Genres

ConversesTaggers!

Afegeix-te a LibraryThing per participar.

Genres

Aquest tema està marcat com "inactiu": L'últim missatge és de fa més de 90 dies. Podeu revifar-lo enviant una resposta.

1slothman
Editat: set. 13, 2006, 3:58am

Science fiction and fantasy are huge genres, and there are a number of more detailed subgenres out there that can help people find the books they like. The Wikipedia entries on science fiction and fantasy are good starting points. Genres being fluid things, terms like hardboiled (wikipedia entry) that originated in crime fiction (wikipedia entry) are also relevant. There are also overlaps, such as science fantasy (wikipedia) overlapping SF and fantasy, and dark fantasy (wikipedia) overlapping fantasy and horror.

2slothman
set. 14, 2006, 4:09am

Cyberpunk (wikipedia) has had a great deal of influence through science fiction and fantasy, which can be seen in the New Weird (wikipedia) work of China Mieville and Alastair Reynolds, postcyberpunk (wikipedia) creations like Down and Out in the Magic Kingdom, Snow Crash, and Singularity Sky, and steampunk (wikipedia) like The League of Extraordinary Gentlemen and The Difference Engine.

3slothman
set. 14, 2006, 5:15am

Another subgenre of fantasy is fairytale fantasy (wikipedia), which includes retellings of classic fairy tales (such as Briar Rose and The Wild Swans) and the use of such motifs (as in The Godmother). A related genre is mythic fiction (wikipedia), such as Mistress of Spices, The Antelope Wife, and Anansi Boys. This latter category has a fair amount of overlap with the genre-crossing slipstream (wikipedia) work, which also includes The Hereafter Gang and The Calcutta Chromosome.

4ellen.w
set. 14, 2006, 7:01pm

slothman,

I do a similar thing, but I tag my fairy tale retellings as "retelling" -- so that I can include things like, say, The Once and Future King (Arthurian myth), Tam Lin (ballad), and Wicked (The Wonderful Wizard of Oz) that aren't strictly fairy tales.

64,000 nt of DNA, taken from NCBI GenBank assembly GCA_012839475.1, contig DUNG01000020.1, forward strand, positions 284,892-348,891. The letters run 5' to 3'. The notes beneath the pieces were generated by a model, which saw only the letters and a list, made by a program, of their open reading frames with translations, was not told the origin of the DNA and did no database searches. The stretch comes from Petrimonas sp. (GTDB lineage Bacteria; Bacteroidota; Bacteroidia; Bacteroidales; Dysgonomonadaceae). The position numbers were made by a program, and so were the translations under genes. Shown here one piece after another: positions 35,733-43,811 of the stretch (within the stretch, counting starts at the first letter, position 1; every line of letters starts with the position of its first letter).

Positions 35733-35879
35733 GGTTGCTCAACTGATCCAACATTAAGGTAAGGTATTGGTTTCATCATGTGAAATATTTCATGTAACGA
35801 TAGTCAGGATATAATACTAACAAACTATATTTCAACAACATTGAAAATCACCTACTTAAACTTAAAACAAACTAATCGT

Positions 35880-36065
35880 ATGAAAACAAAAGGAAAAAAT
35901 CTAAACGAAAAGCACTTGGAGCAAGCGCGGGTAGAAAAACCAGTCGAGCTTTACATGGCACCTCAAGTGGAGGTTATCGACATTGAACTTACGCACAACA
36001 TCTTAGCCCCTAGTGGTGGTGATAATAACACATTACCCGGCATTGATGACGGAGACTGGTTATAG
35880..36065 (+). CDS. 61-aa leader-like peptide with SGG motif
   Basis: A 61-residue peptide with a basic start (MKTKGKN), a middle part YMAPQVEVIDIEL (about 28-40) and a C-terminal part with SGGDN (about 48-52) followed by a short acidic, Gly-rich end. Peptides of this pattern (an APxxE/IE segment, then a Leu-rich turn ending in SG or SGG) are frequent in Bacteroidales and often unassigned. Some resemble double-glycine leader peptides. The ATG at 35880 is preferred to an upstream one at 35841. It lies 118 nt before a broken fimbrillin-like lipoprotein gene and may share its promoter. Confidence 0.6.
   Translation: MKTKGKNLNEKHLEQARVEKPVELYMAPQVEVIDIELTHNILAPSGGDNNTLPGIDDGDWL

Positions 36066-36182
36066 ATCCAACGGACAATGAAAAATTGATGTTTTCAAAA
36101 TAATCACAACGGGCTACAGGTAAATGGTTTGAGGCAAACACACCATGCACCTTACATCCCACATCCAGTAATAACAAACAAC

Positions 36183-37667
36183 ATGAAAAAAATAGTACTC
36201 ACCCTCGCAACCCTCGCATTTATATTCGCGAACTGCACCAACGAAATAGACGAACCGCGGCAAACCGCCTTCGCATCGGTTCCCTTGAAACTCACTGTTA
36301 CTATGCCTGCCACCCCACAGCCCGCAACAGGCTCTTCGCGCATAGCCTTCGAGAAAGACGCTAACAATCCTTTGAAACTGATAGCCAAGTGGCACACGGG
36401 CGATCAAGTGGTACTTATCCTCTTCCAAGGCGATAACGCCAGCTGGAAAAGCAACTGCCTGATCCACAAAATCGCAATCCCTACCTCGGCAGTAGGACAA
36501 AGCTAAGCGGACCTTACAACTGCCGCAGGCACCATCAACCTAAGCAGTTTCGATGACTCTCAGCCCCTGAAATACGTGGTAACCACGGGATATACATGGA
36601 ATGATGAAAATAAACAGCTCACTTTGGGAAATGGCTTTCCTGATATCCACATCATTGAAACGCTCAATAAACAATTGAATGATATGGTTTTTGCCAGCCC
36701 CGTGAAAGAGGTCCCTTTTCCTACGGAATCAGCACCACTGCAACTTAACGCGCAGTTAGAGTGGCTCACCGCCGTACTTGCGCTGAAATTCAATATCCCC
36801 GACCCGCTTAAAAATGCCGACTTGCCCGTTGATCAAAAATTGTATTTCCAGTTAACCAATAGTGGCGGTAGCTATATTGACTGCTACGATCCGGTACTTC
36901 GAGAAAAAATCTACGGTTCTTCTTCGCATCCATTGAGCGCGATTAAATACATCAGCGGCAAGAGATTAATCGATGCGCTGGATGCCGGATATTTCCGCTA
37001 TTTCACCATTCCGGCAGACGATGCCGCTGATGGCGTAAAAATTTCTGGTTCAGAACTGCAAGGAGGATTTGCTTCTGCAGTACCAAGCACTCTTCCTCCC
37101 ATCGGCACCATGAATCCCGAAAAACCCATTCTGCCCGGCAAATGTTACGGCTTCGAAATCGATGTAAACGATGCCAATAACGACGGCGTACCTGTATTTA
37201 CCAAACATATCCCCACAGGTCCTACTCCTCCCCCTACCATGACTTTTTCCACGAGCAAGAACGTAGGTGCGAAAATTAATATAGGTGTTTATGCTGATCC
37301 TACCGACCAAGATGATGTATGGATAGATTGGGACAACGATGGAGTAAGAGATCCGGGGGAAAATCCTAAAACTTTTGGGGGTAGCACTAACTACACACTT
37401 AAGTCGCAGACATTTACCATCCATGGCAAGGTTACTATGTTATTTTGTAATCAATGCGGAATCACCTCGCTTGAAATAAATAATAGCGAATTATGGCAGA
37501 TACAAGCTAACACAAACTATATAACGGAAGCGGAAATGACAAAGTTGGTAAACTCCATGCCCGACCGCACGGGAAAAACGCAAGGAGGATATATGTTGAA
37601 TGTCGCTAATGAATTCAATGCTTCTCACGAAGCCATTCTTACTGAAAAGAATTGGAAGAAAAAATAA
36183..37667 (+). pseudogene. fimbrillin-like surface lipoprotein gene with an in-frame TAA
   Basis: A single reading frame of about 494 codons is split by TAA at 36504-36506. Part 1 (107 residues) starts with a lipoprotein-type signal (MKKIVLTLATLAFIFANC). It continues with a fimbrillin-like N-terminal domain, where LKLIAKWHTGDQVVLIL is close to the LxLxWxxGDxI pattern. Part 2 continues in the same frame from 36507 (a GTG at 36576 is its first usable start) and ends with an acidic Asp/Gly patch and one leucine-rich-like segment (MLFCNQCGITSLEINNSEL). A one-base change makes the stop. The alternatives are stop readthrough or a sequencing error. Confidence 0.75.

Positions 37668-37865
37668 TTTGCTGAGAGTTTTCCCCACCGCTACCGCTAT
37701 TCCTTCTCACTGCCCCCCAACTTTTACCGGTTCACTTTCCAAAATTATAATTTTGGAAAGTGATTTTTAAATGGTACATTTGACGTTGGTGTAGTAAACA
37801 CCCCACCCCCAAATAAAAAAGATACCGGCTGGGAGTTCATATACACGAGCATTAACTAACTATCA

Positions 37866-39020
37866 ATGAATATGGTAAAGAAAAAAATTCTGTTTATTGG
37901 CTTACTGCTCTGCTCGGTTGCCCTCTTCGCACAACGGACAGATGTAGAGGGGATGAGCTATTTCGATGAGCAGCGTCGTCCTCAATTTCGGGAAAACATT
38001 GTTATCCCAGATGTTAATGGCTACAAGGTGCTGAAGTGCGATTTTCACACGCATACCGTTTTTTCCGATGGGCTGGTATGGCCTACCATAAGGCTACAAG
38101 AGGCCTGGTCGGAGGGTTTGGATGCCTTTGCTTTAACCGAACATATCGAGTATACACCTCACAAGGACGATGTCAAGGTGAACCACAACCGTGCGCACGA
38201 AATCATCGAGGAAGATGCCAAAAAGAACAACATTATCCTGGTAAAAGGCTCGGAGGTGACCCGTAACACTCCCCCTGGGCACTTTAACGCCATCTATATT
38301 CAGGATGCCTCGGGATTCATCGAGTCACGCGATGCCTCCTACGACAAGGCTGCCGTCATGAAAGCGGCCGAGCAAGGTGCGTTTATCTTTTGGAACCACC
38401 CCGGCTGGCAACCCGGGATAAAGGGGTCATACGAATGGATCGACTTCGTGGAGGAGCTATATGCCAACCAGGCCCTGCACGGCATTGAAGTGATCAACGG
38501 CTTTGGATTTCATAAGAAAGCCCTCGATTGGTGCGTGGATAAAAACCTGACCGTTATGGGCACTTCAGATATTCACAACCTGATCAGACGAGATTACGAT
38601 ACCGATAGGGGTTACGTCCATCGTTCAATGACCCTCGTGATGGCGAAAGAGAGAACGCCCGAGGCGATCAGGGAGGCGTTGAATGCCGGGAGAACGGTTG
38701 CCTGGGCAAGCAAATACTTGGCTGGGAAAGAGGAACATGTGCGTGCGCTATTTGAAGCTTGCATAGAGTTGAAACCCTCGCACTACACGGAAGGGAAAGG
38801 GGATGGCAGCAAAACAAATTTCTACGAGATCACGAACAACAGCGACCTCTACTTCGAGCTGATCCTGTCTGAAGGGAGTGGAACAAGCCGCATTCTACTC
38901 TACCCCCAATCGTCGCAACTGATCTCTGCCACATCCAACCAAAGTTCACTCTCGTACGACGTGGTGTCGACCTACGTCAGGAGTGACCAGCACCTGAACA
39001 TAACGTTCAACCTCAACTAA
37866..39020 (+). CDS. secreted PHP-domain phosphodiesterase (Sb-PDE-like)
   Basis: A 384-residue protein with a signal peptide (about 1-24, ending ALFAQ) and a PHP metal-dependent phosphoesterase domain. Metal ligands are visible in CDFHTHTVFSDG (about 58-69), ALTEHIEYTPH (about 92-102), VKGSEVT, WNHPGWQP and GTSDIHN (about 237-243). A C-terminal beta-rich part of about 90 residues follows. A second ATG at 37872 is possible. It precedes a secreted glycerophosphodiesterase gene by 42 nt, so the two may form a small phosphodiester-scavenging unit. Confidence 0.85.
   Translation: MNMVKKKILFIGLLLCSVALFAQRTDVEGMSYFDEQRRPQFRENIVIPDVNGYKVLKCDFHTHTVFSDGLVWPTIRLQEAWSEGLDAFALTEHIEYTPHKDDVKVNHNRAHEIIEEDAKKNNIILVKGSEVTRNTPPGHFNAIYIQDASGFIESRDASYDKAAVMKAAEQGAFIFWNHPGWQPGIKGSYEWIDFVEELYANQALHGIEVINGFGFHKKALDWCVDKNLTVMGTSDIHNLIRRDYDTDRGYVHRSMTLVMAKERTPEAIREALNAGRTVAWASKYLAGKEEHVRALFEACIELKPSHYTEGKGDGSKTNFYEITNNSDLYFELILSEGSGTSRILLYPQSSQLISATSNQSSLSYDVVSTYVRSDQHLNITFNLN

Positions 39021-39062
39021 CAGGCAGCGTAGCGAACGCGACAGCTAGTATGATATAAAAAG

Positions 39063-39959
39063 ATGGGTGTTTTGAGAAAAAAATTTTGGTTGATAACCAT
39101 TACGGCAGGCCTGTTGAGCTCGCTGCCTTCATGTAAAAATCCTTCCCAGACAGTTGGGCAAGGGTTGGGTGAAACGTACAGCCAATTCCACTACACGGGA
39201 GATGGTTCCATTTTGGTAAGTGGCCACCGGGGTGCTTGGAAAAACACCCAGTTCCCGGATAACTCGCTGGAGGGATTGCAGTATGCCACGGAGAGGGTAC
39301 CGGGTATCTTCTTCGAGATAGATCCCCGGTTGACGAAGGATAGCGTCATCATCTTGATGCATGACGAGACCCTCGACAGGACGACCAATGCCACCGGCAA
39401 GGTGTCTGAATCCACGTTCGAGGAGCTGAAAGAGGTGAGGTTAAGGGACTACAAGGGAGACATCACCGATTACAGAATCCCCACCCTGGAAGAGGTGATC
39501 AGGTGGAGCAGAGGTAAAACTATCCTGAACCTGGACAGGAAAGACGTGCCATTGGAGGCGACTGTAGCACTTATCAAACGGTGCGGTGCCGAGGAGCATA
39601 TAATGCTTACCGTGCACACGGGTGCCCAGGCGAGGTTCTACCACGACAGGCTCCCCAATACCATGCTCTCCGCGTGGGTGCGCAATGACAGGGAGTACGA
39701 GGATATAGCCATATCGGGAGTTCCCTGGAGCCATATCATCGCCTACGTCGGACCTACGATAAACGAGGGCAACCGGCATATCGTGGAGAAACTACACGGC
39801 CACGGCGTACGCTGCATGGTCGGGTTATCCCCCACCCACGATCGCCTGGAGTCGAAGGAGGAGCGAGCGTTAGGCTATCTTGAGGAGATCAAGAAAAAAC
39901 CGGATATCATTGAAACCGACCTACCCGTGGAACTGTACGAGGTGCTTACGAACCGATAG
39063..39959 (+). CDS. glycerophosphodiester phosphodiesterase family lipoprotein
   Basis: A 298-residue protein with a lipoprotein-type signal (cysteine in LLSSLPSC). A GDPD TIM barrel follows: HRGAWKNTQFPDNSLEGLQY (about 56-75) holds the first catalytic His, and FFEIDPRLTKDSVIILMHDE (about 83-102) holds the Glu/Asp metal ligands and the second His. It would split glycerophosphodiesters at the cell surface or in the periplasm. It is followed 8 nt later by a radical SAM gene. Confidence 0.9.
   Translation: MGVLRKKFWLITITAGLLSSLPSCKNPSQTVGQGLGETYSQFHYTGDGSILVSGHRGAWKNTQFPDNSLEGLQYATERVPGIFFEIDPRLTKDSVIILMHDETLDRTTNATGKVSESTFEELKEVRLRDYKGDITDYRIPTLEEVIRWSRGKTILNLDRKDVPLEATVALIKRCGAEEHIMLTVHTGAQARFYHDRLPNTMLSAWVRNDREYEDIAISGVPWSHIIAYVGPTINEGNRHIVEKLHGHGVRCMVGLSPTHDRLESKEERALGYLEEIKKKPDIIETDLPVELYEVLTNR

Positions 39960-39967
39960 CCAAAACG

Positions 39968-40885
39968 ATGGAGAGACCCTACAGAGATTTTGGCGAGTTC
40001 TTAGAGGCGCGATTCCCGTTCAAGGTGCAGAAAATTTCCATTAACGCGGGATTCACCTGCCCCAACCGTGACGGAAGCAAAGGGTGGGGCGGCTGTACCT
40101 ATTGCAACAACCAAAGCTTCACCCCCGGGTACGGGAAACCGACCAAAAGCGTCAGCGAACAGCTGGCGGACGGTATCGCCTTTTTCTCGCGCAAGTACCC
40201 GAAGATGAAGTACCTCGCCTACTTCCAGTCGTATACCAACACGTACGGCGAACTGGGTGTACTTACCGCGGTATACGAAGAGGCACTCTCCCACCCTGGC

(I'll have to check your library for others to add to my collection!)

5Aquila
nov. 14, 2006, 9:30pm

An interesting thing I just noticed that is probably related to the way we define subgenres, versus things that just happen: only three people of the 7,000 who own it, have tagged Harry Potter and the Prisoner of Azkaban with 'time travel'.

Maybe because the travel is such short distances. Maybe because by they time you've tagged all the harry potter books with fantasy, school story, mystery, wizards/magic, wainscot/hidden society, adventure, sports story, you aren't looking for extra tags for a particular book.

Dragonflight by Anne MacCaffrey also has only 4 time travel tags out of 700 owners.

6ds_61_12
març 8, 2007, 10:07am

I tag books only with the "main theme". The time travel in HPPA is a relative short period (if I remember correctly, it's been some time). The period is important, but not a main theme.
Make sure you check my tags, you'll find I'm a lousy one! But I think that is one of the main reasons why only three out of 7000 have tagged HPPA with timetravel.

7reading_fox
març 8, 2007, 1:56pm

There's lots. Space Opera which is how I'd describe Alistair Reynolds work rather than Cyberpunk.

I also use faery fantasy, urban fantasy, high fantasy, dark fantasy and SF crossover.

8andyl
març 8, 2007, 2:11pm

Al Reynolds would be New Space Opera in my book if I went down to sub-genre.

The Encyclopedia Of Science Fiction has a useful list of themes in the front (although not always sub-genres) that could also aid in tagging.